Whether or not the demographic categories are expanded before data collection, there still remains the question of what the most relevant categories or combinations of categories are to consider for evaluation and deeper inspection. PM4 said of this problem, “[this] step of [asking], ‘what demographic slices are most relevant,’ that’s very difficult to get because almost nobody feels like they have the authority to say, ‘these are the ones that matter.’” While it might not require much extra effort or resourcing to assess bias across all available attributes, practitioners’ teams were also generally responsible for informing algorithmic, design, and policy changes. On top of this, several practitioners recounted needing to find bias issues with groups at the intersection of multiple attributes as well (Crenshaw, 1989; Hoffmann, 2019). Considering all possible intersections of demographic attributes is generally not practical for a small team (e.g., if you have five attributes, each with four options, then there are total groups), some practitioners had used written feedback from clients and users to help identify where there might be gaps.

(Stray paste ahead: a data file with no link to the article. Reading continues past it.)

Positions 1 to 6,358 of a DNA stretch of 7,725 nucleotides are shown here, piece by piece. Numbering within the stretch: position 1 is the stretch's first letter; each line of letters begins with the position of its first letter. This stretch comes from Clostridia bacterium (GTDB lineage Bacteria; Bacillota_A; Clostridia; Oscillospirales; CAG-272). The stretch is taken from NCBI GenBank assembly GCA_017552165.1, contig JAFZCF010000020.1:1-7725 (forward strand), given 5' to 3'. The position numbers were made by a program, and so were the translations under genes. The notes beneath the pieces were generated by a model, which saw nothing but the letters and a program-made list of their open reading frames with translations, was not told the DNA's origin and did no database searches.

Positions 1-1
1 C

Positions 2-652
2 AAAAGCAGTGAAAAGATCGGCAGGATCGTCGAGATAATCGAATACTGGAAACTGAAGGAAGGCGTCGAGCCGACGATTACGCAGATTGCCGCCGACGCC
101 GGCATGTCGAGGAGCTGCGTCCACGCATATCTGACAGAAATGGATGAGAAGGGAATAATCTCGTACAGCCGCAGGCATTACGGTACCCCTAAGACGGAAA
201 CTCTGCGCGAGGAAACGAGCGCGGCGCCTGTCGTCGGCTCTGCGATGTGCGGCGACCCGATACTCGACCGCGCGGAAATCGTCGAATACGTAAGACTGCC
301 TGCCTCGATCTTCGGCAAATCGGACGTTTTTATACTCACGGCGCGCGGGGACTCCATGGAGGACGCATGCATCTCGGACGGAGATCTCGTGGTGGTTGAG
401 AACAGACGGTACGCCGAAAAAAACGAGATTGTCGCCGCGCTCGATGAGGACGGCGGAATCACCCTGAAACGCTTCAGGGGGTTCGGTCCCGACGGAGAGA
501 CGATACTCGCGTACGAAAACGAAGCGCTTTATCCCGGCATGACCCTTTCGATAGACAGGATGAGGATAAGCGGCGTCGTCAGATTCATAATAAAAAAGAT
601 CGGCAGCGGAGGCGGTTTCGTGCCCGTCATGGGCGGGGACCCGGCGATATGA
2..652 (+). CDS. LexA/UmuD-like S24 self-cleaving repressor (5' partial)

Arguably the most straightforward approach to this problem is to just defer to legal or policy requirements around what groups to consider, but they often do not map onto practitioners’ views of what is ethically or culturally salient. R1 notes that this can become a significant impediment to making systems more fair in practice: “I’d say that the main conflict is where we’ll do some testing on a product and reveal issues. And we’ll say ‘look, this, it doesn’t perform on this group.’ Or, ‘it makes these failures.’ And then the policy team will say [something] like, ‘well, we don’t have a specific policy about this, so why are you testing for it?’” When these conflicts arise between the types of categories practitioners think are most salient and the categories that their organizations expect them to assess bias for, a substantial minority of participants reported having to just shelve their work on those categories.